Wednesday, October 2, 2019
Neil Funnell introduced Tom Anderson, PhD and MD, retired navy captain, who moved to the South Carolina Lowcountry four years ago.
Dr. Anderson said first that the “maritime world” is his world because he has lived next to the sea, over the sea, in the sea and under the sea for more than 70 years. He explained that ethical issues in that world are complicated by cultural differences all over the world, by maritime law, admiralty law and international relations. As a Navy physician, he dealt personally with many of them and became acquainted with others. “To some questions about what to do, there are no good answers,” he said. He identified 10 common maritime dilemmas and then talked in a bit of detail about five examples.
1. A Navy submarine was commanded to submerge and stay submerged for three months. The commander learned that the wife and children of one of the sailors had been killed in a terrible accident. Since the sailor could not be taken to shore immediately, the question was whether or not he should be told of the deaths. Was it ethical to withhold the information? “I advised the commander, and he took my advice,” Anderson said. Later in the presentation, he revealed that he had advised not to tell the sailor on the grounds that both he and the rest of the crew would be unnecessarily troubled by the tragedy for many weeks, with no opportunity to do anything to relieve the pain.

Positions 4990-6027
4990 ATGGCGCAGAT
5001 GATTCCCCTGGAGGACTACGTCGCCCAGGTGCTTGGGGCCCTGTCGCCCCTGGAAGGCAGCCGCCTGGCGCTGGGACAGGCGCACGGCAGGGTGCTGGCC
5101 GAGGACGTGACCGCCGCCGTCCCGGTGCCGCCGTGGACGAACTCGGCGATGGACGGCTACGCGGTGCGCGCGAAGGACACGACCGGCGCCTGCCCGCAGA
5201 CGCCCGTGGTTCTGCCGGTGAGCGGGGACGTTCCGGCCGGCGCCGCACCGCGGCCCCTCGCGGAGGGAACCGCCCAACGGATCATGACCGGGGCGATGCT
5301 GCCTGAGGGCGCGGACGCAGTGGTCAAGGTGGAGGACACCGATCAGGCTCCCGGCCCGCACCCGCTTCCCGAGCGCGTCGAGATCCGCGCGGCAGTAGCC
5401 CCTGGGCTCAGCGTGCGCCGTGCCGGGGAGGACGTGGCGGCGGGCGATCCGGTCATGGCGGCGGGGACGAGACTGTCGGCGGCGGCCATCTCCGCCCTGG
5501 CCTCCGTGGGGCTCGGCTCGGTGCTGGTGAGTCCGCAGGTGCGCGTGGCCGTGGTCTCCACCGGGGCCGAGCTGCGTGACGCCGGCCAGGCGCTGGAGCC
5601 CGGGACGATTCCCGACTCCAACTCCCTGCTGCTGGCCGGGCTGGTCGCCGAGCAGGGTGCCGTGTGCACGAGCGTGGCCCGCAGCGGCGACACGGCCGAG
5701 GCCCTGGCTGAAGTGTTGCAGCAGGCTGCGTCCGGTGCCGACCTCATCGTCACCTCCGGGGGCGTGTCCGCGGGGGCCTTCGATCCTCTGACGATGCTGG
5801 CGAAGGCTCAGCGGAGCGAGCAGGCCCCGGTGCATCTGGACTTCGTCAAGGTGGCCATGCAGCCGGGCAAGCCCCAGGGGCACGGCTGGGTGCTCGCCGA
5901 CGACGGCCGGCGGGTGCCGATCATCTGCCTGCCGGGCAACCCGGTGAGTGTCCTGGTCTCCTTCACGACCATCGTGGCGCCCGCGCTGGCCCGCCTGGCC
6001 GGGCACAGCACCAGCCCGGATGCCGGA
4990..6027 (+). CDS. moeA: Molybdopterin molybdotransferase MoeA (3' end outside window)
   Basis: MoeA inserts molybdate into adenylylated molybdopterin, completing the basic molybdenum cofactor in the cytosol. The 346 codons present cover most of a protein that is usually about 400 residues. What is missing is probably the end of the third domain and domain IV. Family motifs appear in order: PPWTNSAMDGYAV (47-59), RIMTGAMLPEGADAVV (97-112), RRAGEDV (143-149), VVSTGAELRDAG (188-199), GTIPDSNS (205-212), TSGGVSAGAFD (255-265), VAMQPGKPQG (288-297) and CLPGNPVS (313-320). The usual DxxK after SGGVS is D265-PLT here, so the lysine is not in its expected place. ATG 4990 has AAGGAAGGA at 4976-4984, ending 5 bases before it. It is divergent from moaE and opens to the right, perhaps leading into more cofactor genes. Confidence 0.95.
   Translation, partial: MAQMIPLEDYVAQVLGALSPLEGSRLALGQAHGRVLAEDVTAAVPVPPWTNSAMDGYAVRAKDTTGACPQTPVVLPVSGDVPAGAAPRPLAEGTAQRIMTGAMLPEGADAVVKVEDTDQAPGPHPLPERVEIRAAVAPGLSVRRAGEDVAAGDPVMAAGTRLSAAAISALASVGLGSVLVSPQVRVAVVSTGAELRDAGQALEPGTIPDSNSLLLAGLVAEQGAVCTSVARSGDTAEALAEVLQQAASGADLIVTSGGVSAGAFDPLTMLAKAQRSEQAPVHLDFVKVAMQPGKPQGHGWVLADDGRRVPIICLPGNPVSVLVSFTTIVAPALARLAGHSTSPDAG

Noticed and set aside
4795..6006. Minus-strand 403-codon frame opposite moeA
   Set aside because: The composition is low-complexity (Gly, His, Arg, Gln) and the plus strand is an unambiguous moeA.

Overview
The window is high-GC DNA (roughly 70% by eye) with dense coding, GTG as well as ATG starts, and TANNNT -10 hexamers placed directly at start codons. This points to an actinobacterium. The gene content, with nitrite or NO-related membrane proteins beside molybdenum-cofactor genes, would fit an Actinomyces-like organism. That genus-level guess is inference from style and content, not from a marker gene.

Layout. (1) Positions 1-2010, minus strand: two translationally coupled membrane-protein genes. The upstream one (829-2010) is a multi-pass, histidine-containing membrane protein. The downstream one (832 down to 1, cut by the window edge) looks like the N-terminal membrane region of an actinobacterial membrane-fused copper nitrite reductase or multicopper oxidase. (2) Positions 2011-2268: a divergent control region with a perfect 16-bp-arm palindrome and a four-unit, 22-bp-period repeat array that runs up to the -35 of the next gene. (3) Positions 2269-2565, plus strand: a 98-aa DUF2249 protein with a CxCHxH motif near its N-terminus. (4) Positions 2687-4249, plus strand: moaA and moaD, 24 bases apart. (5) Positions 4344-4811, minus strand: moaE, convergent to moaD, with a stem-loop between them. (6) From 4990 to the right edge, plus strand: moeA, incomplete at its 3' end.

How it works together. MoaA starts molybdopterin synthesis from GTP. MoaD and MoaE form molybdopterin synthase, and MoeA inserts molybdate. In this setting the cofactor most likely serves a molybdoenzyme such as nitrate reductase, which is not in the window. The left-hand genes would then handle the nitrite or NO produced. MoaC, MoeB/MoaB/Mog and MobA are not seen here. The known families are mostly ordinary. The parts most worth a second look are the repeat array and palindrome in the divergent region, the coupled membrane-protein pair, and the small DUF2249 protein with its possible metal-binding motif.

2. The captain of a ship hauling $100 million worth of cargo handed a canal pilot a brown paper bag containing $50,000 in cash as a bribe, called a “facilitation fee,” to get through expeditiously. The ship’s manifest reports the bribe (fee) as $60,000, enabling the captain to pocket $10,000. What is the ethical thing for the ship’s owner to do? Suppose a ship carrying critical medical supplies headed toward a refugee camp is asked for a $20,000 bribe (fee). What then?
3. Somalia is a poor, lawless country run by a group of warlords. Other countries have overfished the adjacent waters and polluted them as well. Its capital is “feral,” Dr. Anderson said. Somalian pirates are forced by the warlords to attack and steal from ships traveling offshore in order to make a living. While piracy is an old problem, it has become more frequent in the area. Navy, cargo and passenger ships have no authority to make arrests or even to use weapons against pirates. If pirates seize a ship and demand a ransom, what is the smart, ethical response? Payment of ransom may result in new attacks. Nonpayment could result in the loss of a whole ship, cargo and crew. Should ships be armed?
4. Refugees crowded into vessels in distress can present troubling ethical quandaries. Suppose two Italian fishermen encounter a sinking boat loaded with African refugees in the Mediterranean Sea. International law and the Geneva Convention require rescue and assistance. Italian law prohibits the importation of more refugees into Italy. Punishment for taking them to the Italian shore could be the loss of their fishing boat. Taking the refugees back to their homeland will almost certainly jeopardize their safety, perhaps even their lives. What’s the ethical thing to do?